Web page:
Artificial intelligence (AI) is all the rage these days, even in fields like biotech, where long product development cycles mean that cool new tools today might not lead to cash flows for years. In particular, there is a trio of biotechs going all-in on AI, and so far, the hype wave has been excellent for their shareholders.
All three companies I’ll discuss have smashed the market’s return this year so far. While it’s true that they’re quite risky and still need to prove that their AI-driven business models are more than vaporware, the early signs look positive, so let’s take a look at each.
1. Recursion Pharmaceuticals
The idea of Recursion Pharmaceuticals (RXRX 4.46%) is to throw petabytes of data on biological targets, chemical interactions, and bioactive molecules at a machine learning platform to identify compounds that are good starting points for drug development.
By taking that approach, it hopes to cut research and development (R&D) costs for companies it collaborates with, while slashing the risk of failures in clinical trials. And as of July 12, Nvidia, one of the market’s hottest AI businesses, is on board as a collaborator, making a $50 million investment in Recursion with the goal of supercharging its own AI-based drug discovery platform.
Recursion’s stock is up 73% this year, and while it doesn’t have any recurring revenue as of yet, it plans to license out some of its data, forge more drug development collaborations, and pursue several therapy programs of its own.
That gives it three independent avenues for AI to enable its business. So far, pharma juggernauts like Bayer and Roche have also signed up to collaborate, each committing to potentially dishing out billions in milestone payments. That doesn’t mean this biotech stock is destined for success, but it won’t be short of cash to keep its operations going for quite some time, even if it doesn’t generate recurring revenue. So keep an eye on this one.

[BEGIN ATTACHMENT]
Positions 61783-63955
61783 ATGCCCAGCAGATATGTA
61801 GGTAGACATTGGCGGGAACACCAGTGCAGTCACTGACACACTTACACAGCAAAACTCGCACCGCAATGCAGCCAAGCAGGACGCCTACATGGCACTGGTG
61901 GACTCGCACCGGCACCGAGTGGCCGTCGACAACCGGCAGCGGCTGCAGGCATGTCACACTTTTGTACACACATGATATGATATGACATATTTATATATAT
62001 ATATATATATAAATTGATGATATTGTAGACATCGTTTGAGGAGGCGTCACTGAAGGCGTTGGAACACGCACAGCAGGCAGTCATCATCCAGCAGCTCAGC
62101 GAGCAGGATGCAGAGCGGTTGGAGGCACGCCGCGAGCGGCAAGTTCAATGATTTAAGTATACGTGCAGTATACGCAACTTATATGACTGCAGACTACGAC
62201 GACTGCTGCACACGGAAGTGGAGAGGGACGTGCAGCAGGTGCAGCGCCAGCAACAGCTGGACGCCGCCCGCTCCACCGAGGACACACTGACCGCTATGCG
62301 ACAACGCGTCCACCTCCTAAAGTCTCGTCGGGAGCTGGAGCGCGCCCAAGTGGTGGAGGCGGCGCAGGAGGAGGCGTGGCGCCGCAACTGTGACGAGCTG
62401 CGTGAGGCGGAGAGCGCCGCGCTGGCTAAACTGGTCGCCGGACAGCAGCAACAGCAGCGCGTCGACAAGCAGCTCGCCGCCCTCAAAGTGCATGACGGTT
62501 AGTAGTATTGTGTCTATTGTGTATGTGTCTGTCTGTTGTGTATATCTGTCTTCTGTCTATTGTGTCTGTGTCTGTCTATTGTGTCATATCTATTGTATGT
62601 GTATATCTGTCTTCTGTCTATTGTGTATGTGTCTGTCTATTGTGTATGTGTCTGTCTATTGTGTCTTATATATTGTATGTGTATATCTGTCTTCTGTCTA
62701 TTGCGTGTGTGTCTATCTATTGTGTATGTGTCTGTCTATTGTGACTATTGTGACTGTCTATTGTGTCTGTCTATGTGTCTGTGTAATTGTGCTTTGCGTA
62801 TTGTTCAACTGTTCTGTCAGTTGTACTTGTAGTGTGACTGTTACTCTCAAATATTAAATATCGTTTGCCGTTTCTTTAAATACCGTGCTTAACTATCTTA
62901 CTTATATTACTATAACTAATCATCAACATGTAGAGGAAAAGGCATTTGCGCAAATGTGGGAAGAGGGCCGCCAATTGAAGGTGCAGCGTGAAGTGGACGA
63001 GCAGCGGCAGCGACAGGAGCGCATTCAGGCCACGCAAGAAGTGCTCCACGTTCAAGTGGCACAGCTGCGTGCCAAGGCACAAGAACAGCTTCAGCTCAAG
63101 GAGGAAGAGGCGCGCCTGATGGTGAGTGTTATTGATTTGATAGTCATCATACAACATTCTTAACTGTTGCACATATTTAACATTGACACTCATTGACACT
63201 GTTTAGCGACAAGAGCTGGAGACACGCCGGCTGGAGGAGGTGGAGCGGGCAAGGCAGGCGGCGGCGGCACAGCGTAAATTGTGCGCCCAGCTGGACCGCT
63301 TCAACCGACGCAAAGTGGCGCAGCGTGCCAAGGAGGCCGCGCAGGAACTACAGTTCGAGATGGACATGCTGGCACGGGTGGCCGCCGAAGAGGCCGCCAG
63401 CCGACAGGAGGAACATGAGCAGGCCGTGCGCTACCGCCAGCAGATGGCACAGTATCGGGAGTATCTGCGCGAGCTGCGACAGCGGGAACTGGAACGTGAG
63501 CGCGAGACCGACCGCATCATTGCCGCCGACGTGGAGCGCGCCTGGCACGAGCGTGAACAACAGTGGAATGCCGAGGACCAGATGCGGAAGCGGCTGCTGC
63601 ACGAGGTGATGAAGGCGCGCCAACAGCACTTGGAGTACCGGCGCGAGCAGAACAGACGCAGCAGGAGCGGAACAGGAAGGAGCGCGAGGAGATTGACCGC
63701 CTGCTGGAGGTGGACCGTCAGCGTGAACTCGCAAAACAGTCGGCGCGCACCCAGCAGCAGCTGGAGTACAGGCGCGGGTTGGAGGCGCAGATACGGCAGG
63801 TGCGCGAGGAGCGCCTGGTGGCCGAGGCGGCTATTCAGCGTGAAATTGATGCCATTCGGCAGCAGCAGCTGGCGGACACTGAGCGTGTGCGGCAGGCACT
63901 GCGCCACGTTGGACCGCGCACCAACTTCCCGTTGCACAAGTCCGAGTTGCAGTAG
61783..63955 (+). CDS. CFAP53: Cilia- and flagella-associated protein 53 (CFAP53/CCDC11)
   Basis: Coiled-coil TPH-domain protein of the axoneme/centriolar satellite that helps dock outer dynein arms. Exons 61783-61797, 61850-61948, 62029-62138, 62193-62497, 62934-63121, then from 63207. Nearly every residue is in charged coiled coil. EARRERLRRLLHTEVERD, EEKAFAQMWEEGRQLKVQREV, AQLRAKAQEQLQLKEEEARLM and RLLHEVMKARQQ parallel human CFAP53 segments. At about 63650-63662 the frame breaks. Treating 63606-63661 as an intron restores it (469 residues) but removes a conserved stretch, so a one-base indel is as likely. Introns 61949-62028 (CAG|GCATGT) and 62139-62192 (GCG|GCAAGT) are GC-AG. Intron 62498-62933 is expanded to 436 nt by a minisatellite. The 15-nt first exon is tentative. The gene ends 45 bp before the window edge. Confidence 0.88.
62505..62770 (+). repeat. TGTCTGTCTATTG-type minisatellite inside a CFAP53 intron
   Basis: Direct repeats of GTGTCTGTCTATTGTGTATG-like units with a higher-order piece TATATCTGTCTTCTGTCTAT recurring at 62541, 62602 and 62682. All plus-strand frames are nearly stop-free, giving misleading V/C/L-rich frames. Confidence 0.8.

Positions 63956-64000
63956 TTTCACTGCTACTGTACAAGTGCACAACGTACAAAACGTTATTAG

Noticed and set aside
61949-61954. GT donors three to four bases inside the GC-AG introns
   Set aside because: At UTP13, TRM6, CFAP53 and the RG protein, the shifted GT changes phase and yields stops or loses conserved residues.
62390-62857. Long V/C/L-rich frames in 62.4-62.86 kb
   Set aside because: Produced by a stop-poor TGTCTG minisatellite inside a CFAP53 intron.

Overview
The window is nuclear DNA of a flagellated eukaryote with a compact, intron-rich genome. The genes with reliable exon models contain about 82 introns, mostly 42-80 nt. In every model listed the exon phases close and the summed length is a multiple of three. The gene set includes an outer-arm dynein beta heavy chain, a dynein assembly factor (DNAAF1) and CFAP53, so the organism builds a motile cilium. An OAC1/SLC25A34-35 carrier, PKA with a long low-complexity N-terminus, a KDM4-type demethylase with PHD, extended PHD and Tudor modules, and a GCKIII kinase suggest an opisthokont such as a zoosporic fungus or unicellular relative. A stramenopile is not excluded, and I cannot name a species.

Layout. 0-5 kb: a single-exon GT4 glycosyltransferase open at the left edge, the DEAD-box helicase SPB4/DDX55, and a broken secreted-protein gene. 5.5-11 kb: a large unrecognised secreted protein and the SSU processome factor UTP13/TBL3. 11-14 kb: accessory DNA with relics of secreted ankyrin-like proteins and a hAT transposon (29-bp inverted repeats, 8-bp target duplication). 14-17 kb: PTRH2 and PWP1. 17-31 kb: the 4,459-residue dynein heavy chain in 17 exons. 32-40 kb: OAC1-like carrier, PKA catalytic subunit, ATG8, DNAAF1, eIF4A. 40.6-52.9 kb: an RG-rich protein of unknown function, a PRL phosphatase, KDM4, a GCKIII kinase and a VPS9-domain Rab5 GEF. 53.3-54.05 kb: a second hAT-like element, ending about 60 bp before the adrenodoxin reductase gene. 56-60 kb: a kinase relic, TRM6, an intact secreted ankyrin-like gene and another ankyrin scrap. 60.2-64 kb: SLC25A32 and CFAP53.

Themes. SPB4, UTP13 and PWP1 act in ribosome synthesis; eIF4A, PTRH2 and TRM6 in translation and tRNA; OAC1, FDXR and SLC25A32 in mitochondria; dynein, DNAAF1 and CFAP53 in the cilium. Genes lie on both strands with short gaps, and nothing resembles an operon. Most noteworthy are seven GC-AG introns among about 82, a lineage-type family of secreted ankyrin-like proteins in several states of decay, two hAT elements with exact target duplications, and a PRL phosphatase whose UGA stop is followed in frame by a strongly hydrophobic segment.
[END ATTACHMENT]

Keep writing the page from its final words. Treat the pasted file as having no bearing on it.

2. Ginkgo Bioworks
Ginkgo Bioworks (DNA 4.39%) also plans to be a collaboration-driven business, but its approach is a bit different. While it uses its machine learning platform to help with drug discovery and development, its focus is on organism engineering as a service. That way, if a customer wants to make a yeast cell that’s a biological factory for an industrial enzyme, they can get Ginkgo to handle all the typically troublesome steps involved in bioengineering the yeast, saving money in the process. And that’s a lot easier, thanks to its heavy reliance on AI and robotic automation.
It doesn’t develop medicines on its own, but it’s already collaborating with Bayer and Roche, as well as Merck, Moderna, and many others in biopharma. It currently has around 100 collaboration programs in process, with more on the way.
And while it isn’t exposed to the hype from AI as much as Recursion since a big portion of its value proposition to customers is in its cost-cutting physical automation capabilities, its shares are still up by 29% this year. With a bit more development of the software portion of its platform, that might soon change, but even if it doesn’t, it could eventually become profitable via its collaborations alone, which isn’t half bad.
Schrödinger (SDGR 3.44%) is very similar to Recursion Pharmaceuticals in that it’s using AI for drug discovery and hopes to win big by licensing out its software while also developing medicines and pioneering development collaborations with the bigwigs. But it has the wrinkle of pairing its AI methods with a physics-based approach that uses reams of old-fashioned mathematics and known molecular properties to calculate promising leads, which AI wouldn’t be capable of discovering on its own.
With a total return of 191% so far this year on Schrödinger’s shares, it’s clear the market finds the company’s drug discovery paradigm very promising. Giants like Eli Lilly and Bristol Myers Squibb are already working on partnered programs, not to mention a slew of collaborators. And with $129 million in net income in the first quarter of 2023 stemming largely from those collaborations, Schrödinger is also the only business of the three mentioned today that has a claim to being (likely temporarily) profitable.
So if you’re a bit hesitant to invest in Recursion or Ginkgo, owing to their ambitious game plans, know that this company is a tad less risky, even if it has a long way to go before its business model is validated.